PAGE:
SAN FRANCISCO, Jan. 20, 2016 /PRNewswire-USNewswire/ -- Californians should be outraged that, once again, individuals with developmental disabilities and their families are being shortchanged in Governor Jerry Brown's budget released January 7, 2016. It is very optimistic to think the governor's proposed tax on health plans could possibly generate funds for the developmental disability system and save it from collapse. Even if passed, it is still far from adequate in restoring the over $1 billion in cuts that have occurred since 2008, which is compounded by virtually zero rate increases since 1996. With a $3.6 billion surplus factored into the budget, the money is available NOW to restore the $1.1 billion taken from California's most vulnerable population. This budget will not fix the long-term, system-wide problems that exist today.
"We have a firsthand view of the pending disaster for service providers like us and the people we serve. We have kept our doors open by reducing staff, cutting pay for our critical direct care positions, selling facilities, minimizing programs, ramping up fundraising and dipping into savings; and the well has run dry," said Bryan Neider, Chief Executive Officer of Gatepath, one of the oldest nonprofit's in the state providing direct support services to more than 14,000 individuals with special needs and disabilities in Silicon Valley.
The proposed 2016-17 state budget earmarks $80 million for one year to fund a couple of very specific, minimally utilized programs, but it does nothing to address the needs of more than 90 percent of Californians with developmental disabilities who receive support and services that are not included in the governor's proposal.
"California's system of care is set up to support individuals with disabilities, like those with autism, cerebral palsy and Down syndrome, throughout the span of their entire lives, said Jenni Moran, Executive Director of Desert Haven Enterprises, a nonprofit organization that serves people with developmental disabilities in northern Los Angeles County. "They don't need just one year of care, as the governor suggests in his proposed budget; they require a lifetime of care."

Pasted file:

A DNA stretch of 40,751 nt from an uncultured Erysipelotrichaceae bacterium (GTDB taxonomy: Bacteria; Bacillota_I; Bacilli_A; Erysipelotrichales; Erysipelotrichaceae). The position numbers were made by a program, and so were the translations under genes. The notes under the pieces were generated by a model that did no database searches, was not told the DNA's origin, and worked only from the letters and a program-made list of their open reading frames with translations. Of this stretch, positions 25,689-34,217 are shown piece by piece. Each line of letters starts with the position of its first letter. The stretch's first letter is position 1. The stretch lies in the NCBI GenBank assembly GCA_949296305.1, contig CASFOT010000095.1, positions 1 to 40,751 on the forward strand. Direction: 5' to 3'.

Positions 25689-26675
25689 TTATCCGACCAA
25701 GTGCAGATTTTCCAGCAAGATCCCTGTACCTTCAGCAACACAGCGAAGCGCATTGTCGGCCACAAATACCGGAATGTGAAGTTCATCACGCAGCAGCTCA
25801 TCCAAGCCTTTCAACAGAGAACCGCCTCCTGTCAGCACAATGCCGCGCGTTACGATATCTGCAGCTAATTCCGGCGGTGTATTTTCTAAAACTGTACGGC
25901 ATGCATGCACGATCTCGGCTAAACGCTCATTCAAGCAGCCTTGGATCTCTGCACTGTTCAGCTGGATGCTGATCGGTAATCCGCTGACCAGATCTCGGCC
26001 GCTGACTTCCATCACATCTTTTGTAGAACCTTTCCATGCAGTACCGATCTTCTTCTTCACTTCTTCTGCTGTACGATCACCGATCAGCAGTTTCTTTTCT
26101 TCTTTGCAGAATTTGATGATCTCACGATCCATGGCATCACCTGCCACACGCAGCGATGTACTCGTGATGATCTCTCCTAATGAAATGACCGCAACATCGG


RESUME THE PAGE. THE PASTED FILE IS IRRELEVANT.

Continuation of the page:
California is the eighth-largest economy in the world, but spends less than any other state in the nation to support individuals with developmental disabilities, said Neider, referring to data released in a recent report On the Brink of Collapse by the Association of Regional Centers. Reimbursement rates for caregivers and service providers have been frozen since 1996, while at the same time the cost of living across the state has increased 60 percent over the past 20 years. According to the governor's own Department of Developmental Services, as a result of being severely underfunded, nearly 25,000 state and local support and service providers in California have closed.
If service providers continue to close at the current rate, there will be NO providers supporting families and their children with special needs and disabilities in the state by 2025. This could be the legacy Governor Brown will leave for individuals with developmental disabilities, said Neider.
If California does not implement an across-the-board 10 percent restoration of funding in 2016, an estimated 302,000 children, youth and adults with developmental disabilities will lose many more of the crucial services that support their needs and prepare them to actively participate in their schools, communities, workplaces and at home. This includes:
- Children and youth will no longer receive developmental screenings, critical early intervention services during the first three years of life, school readiness programs, inclusive preschools, special educational programs or physical, speech and occupational therapies.
- Adults will lose day-to-day support such as transportation to and from support programs, vocational assessment and training, supported-living programs, job coaching, individual and group job placement, courses in social skills, educational enrichment, personal health, safety, and community involvement and other services vital to their health, well-being and quality of life.
- Families and caretakers will no longer receive the necessary training to care for their child. Support groups, peer-to-peer support networks, mentor programs, educational programs and developmental care resources will evaporate.
"To fix this system-wide crisis, we support the Lanterman Coalition's call for a 10 percent across-the-board restoration of funding, and 5 percent annual increases to address the incredibly high cost of living in California," said Neider. "We ask that the governor and our legislators work together in a bipartisan manner to quickly rescue the failing state system that, since 1969, has promised to serve those with developmental disabilities."
"Change will only come with an outcry from the public," said Moran. "Please help us continue our mission of empowering people with special needs to achieve their full potential." To support Californians with developmental disabilities you can Tweet @JerryBrownGov to demand a 10 percent reinstatement NOW. CLICK HERE to #MakeJerryCAre.
Contact: Julia Ballantyne, Gatepath